How one company used bartering to secure better deals
How one company found bartering to be a real plumb deal
Four years ago, Steve Jenkins started his own business manufacturing hand-bendable copper wires for plumbing. Jenks Tubes now employs three people and supplies hardware giants, B&Q and Wicks with its products.
“I got involved with Bartercard two years ago and have never looked back,” said Jenkins. “Supplying the likes of B&Q means they want credit up to 90 days and this can play havoc with a small company’s cash flow. Being able to barter and keep the cash in the business helps enormously.”
Jenkins estimates that the company generates over £300 worth of barter business every month, but points out that because his product is more specialised, he can’t sit back and wait for work to come to him. “Just like in the cash world, you have to proactively find the business, but it is out there.”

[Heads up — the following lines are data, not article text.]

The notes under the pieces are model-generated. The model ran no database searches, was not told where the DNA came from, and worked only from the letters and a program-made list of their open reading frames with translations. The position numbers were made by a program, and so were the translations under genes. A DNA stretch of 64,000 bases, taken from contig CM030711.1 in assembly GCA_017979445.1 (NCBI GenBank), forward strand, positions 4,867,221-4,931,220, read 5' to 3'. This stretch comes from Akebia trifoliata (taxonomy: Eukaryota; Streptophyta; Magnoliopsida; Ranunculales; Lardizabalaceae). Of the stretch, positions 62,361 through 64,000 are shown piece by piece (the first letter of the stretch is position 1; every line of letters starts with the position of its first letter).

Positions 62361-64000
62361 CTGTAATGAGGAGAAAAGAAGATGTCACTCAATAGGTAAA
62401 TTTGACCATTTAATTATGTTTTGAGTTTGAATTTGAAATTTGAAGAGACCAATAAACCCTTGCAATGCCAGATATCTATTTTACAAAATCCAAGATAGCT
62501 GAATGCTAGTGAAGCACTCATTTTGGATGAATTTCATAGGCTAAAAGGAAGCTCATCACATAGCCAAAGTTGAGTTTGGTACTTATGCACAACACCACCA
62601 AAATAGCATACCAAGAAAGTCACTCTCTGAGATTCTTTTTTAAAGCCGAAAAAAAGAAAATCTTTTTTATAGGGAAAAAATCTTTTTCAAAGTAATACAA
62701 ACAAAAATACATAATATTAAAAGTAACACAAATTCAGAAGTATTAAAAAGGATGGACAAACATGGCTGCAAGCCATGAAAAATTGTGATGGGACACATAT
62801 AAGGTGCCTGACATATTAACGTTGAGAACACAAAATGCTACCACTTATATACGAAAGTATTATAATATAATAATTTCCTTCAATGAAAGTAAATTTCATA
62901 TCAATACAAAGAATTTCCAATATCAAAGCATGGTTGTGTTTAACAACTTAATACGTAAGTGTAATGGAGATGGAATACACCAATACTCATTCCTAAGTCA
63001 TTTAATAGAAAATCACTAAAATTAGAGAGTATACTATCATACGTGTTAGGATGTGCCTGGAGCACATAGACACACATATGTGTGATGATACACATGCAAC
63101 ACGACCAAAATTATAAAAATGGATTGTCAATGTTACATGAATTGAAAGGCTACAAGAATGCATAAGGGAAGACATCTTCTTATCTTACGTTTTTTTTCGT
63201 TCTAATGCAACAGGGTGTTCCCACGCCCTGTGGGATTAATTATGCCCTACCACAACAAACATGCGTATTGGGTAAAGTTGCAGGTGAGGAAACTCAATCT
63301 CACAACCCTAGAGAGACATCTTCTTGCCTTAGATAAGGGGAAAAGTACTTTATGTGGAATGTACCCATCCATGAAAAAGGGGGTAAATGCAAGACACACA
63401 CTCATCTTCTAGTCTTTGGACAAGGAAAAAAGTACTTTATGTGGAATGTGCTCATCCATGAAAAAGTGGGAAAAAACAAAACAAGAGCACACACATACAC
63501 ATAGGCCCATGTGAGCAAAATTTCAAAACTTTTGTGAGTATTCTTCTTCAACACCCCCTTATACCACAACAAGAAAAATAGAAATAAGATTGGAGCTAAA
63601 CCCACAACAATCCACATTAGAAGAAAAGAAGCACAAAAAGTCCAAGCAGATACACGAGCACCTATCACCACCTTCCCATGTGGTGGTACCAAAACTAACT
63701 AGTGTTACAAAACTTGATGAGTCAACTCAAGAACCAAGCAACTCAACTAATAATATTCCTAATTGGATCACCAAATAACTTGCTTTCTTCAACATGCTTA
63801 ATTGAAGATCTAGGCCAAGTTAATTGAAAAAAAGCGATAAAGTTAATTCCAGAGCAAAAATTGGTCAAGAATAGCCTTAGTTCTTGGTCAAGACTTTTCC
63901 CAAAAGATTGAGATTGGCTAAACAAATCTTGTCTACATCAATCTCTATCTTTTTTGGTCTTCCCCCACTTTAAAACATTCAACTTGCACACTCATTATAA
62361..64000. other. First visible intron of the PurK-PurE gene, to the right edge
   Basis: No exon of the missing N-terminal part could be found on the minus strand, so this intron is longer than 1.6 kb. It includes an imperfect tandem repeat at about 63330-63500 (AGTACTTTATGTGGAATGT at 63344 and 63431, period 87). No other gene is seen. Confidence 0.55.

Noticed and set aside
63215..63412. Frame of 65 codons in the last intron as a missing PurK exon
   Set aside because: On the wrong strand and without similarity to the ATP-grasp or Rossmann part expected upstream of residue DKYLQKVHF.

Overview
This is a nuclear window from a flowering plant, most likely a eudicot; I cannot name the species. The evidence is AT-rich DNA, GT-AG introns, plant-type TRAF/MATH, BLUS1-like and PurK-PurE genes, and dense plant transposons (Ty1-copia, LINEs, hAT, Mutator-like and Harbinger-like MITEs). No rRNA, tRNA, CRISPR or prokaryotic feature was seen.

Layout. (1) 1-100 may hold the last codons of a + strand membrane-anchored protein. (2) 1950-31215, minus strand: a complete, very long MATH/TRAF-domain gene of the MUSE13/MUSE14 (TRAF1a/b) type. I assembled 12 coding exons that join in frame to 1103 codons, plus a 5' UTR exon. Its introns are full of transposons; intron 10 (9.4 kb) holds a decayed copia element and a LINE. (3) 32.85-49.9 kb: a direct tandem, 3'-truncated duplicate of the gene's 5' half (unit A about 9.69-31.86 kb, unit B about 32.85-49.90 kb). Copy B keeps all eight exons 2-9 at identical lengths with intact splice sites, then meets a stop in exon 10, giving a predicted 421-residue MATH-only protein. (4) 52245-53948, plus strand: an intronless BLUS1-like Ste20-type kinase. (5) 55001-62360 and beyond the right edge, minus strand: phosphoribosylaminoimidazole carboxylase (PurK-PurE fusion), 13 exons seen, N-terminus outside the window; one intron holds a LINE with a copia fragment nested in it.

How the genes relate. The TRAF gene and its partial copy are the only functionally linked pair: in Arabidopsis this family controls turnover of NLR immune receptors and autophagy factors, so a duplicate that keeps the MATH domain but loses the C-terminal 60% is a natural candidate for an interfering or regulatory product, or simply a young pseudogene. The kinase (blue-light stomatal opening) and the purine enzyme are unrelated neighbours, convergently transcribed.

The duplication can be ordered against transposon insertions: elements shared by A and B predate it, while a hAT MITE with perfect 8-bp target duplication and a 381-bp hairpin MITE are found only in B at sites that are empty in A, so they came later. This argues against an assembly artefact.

Jenkins paid £750 joining fee and was immediately given £1,500 worth of credit. “This helped me get going before I started trading. Now I use it for almost everything – meals out, holidays, computer equipment, tyres for the vehicles we use etc.”
But Jenkins says you have to be on the ball to make the most of the opportunities presented by barter. “You have to be prepared to change your buying patterns, change your suppliers and think more carefully about your outgoings. You can also ‘cash convert’ by buying a product for a friend and selling it on for cash, so you both get a good deal. But you have to learn to think in a different way to make the most of bartering.”